Thursday, April 17, 2014
By Gillian Graham email@example.com
(Continued from page 1)
In the front, Shelby, a Siberian husky from a Scarborough pet shop that died of parvovirus. Little Paws Pet Shop has been quarantined following Shelby's death.
The state has put Little Paws Pet Shop in Scarborough under quarantine because a puppy sold there died after testing positive for parvovirus and giardia. Above, a sign on the store's front window on Friday, Feb. 8, 2013.
Parvovirus appears to be more common in warmer climates, but it is seen in Maine, said Dr. Carolyn Radding of the Freeport Veterinary Hospital.
Radding said parvovirus is highly contagious and can spread from animal to animal through fecal-oral contamination. Puppies younger than 16 weeks appear to be most susceptible.
Infected dogs often require "very intensive and very expensive" medical intervention to keep them alive, she said.
"It's such a worry because it causes really severe bloody diarrhea and vomiting. Dogs can often die of dehydration and blood loss and other complications because of the severity of the illness," Radding said.
The best way to protect dogs against parvovirus is through vaccinations, Radding said.
Dr. Nellie Savage of the Brackett Street Veterinary Clinic in Portland said puppies begin showing symptoms of parvovirus within three to five days of being exposed.
She said owners should avoid bringing young puppies to dog parks or around large groups of dogs until they are fully vaccinated.
Giardia, an intestinal parasite, also can cause severe diarrhea and dehydration in dogs, but it is rarely fatal. The parasite can spread to humans and cause health problems in people with compromised immune systems.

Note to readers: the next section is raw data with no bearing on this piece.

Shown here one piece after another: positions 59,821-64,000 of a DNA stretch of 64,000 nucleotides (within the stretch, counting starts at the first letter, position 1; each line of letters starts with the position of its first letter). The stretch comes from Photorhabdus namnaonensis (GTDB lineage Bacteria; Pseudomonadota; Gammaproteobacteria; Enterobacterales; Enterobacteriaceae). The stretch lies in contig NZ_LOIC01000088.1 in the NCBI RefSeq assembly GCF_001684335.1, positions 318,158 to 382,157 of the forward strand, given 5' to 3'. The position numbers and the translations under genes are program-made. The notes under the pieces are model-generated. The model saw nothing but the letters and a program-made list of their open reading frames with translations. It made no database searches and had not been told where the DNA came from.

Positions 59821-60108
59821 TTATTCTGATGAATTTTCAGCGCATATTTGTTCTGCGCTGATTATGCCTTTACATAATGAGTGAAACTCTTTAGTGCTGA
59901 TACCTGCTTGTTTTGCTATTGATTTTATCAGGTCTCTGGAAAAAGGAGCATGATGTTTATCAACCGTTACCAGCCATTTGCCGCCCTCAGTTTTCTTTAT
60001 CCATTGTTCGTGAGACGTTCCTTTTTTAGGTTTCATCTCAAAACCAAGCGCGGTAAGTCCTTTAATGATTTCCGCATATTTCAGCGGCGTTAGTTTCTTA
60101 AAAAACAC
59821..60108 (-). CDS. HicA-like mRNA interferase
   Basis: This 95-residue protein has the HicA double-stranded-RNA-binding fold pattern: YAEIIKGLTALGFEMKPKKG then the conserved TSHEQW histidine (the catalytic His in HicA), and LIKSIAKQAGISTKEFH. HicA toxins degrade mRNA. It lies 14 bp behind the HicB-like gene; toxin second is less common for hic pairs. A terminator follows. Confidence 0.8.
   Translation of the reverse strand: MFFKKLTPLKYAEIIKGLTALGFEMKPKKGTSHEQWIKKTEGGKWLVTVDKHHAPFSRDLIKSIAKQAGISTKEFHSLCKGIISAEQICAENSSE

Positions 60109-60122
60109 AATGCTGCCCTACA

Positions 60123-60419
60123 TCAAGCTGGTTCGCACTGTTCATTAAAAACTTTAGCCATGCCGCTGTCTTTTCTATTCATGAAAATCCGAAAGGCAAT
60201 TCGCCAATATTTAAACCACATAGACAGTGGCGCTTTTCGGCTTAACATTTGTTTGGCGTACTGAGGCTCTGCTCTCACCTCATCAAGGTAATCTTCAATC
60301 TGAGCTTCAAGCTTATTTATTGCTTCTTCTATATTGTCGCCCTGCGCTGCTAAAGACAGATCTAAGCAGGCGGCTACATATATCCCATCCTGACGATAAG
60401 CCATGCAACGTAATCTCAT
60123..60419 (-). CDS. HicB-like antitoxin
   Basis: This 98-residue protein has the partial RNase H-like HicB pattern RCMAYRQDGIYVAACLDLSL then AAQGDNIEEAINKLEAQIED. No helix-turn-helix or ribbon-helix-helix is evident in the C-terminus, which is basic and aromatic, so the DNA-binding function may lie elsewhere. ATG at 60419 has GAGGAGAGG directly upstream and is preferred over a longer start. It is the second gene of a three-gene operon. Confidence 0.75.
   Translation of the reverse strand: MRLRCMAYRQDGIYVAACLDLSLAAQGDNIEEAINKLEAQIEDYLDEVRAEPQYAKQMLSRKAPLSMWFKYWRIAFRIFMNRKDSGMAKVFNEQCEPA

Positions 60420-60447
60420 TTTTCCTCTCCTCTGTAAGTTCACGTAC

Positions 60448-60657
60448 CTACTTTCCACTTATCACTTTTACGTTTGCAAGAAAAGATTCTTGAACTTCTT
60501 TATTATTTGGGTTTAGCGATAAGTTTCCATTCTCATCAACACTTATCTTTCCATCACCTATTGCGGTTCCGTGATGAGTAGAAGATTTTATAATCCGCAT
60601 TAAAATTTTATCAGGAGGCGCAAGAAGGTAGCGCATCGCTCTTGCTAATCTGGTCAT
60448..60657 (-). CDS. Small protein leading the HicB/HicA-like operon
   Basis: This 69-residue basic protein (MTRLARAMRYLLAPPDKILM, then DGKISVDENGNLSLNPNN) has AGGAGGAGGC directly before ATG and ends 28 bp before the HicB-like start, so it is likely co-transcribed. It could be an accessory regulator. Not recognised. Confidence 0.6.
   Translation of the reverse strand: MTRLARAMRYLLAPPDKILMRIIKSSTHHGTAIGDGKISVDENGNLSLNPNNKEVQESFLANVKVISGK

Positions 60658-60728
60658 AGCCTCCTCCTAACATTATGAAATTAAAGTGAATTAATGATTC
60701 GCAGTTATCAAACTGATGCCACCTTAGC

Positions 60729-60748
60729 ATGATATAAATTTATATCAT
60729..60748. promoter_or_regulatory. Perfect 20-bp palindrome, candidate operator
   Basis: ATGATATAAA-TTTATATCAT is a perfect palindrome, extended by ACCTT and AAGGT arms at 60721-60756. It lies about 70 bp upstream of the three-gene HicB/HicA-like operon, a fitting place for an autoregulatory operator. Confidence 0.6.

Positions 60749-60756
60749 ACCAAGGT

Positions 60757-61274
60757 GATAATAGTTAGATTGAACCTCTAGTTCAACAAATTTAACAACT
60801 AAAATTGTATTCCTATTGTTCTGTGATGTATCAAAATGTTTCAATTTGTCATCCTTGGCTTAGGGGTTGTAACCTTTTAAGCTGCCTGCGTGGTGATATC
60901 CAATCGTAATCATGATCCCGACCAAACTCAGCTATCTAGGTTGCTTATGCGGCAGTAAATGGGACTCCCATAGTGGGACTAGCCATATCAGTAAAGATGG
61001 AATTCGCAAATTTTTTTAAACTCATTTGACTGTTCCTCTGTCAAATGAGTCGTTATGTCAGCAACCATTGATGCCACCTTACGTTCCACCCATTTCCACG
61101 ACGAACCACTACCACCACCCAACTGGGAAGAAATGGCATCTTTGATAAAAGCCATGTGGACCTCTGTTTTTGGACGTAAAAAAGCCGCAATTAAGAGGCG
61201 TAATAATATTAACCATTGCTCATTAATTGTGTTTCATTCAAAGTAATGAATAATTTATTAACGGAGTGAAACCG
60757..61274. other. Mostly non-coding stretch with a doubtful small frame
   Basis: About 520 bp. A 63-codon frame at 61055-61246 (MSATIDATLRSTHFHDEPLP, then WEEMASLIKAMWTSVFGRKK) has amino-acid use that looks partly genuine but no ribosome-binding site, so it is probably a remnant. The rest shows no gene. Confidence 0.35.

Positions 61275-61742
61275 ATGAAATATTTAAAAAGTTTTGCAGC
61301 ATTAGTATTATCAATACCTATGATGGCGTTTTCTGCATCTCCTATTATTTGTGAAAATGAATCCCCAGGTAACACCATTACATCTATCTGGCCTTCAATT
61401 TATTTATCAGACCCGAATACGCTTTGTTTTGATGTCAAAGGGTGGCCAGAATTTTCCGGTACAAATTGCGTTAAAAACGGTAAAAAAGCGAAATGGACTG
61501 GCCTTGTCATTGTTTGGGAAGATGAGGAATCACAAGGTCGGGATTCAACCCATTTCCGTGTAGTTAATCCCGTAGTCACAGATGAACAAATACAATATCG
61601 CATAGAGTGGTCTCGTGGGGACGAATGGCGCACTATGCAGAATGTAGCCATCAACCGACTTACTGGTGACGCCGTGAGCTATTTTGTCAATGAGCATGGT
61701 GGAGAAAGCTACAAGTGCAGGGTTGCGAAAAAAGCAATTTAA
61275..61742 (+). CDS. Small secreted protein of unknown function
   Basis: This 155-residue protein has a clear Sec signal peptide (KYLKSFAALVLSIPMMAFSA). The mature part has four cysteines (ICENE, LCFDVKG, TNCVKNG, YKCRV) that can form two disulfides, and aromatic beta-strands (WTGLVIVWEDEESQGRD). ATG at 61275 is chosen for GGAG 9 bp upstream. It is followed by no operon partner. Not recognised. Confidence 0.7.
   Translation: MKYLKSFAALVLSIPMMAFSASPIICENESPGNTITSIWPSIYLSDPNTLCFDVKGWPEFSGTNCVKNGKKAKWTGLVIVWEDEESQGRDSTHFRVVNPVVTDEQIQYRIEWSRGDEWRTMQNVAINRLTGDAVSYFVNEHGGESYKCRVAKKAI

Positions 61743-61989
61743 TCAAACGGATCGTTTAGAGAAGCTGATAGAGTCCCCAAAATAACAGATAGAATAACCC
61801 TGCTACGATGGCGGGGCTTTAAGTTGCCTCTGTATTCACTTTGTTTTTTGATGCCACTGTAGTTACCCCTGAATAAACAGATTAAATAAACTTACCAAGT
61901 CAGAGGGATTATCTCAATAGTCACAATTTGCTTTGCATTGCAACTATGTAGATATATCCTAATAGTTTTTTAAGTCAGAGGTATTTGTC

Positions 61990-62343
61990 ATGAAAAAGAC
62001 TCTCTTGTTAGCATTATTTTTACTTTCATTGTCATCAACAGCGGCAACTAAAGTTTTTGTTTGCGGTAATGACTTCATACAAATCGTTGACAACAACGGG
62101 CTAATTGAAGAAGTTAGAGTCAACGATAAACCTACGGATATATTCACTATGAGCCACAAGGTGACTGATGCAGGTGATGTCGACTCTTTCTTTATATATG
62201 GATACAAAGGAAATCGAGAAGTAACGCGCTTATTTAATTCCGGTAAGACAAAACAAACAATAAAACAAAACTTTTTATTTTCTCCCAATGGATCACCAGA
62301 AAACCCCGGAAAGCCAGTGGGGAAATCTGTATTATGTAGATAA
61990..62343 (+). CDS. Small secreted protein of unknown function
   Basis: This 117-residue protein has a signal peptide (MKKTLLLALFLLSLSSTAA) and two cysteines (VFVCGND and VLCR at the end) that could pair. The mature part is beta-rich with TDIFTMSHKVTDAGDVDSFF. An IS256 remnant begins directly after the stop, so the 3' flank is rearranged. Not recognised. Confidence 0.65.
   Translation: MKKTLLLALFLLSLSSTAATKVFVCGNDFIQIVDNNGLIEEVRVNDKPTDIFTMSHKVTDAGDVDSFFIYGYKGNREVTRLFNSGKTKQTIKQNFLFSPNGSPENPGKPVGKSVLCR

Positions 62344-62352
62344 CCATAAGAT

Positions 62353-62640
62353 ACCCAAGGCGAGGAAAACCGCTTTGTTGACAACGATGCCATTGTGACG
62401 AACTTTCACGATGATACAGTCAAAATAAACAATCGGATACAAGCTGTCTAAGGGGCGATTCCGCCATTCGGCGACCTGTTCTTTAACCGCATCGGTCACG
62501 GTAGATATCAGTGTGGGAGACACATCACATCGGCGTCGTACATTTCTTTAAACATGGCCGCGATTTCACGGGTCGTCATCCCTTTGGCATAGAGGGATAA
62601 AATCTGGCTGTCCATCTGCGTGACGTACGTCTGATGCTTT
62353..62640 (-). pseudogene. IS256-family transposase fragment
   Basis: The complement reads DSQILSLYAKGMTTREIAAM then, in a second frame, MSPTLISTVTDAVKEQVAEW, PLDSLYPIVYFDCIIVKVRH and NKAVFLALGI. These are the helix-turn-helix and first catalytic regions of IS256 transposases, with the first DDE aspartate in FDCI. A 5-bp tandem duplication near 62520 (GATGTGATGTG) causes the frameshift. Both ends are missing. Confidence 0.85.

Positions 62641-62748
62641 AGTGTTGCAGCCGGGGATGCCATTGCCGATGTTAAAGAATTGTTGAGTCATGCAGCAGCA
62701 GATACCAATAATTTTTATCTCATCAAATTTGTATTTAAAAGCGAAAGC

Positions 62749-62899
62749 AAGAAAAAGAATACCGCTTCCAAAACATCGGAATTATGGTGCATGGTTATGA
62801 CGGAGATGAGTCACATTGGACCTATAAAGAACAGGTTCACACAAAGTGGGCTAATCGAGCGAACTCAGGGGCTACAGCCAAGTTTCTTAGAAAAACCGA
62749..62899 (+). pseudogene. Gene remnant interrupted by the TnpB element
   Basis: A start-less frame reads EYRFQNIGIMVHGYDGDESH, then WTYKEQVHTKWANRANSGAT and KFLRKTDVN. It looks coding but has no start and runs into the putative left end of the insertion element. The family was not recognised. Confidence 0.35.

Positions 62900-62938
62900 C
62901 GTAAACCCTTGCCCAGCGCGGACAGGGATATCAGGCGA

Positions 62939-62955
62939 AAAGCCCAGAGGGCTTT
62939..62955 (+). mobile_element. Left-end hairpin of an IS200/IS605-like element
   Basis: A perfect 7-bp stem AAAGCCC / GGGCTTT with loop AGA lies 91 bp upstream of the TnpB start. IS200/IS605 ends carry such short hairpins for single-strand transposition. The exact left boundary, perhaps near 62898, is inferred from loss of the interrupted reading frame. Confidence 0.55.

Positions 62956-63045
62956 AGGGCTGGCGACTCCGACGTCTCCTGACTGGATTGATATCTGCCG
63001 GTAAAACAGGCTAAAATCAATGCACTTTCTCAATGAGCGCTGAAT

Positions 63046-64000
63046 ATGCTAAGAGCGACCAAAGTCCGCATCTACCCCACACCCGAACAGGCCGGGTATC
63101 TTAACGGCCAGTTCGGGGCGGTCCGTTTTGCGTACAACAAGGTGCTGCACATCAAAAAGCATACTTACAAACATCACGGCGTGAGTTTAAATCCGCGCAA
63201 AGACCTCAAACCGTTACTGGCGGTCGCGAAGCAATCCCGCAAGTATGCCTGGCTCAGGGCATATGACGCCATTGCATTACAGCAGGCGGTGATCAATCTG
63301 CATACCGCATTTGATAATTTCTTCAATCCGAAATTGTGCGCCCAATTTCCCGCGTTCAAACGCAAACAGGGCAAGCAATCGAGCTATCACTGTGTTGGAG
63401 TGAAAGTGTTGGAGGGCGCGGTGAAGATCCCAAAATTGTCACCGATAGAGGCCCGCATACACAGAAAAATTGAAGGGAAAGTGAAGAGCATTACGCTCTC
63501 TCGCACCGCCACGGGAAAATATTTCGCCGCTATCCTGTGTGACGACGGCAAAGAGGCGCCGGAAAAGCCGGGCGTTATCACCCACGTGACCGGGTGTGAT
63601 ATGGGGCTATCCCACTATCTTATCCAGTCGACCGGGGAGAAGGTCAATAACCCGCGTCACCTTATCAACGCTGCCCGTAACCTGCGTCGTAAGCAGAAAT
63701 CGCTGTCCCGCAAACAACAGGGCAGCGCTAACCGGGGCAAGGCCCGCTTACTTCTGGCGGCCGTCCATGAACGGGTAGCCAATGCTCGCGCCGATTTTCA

Savage said people can be exposed to giardia when they handle dog feces.
Lynn Farcassi of Maine Citizens Against Puppy Mills said members of the organization regularly protest outside pet stores, including Little Paws, saying they buy puppies from large-scale breeding facilities -- often called puppy mills -- in the Midwest.
"The veterinary care at these places is nonexistent," she said.
Cross, the owner of Little Paws, said she avoids puppy mills by interviewing breeders about the conditions in which they breed dogs and getting photos of those facilities.
"I don't believe any of my puppies come from puppy mills," she said. "I would never want to support them. I try my best to make sure I'm not."
Gillian Graham can be contacted at 791-6315 or at:
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The state has put the Little Paws Pet Shop in Scarborough under quarantine because a puppy sold there died after testing positive for parvovirus and giardia. Photographed on Friday, Feb. 8, 2013.
Derek Davis / Staff Photographer
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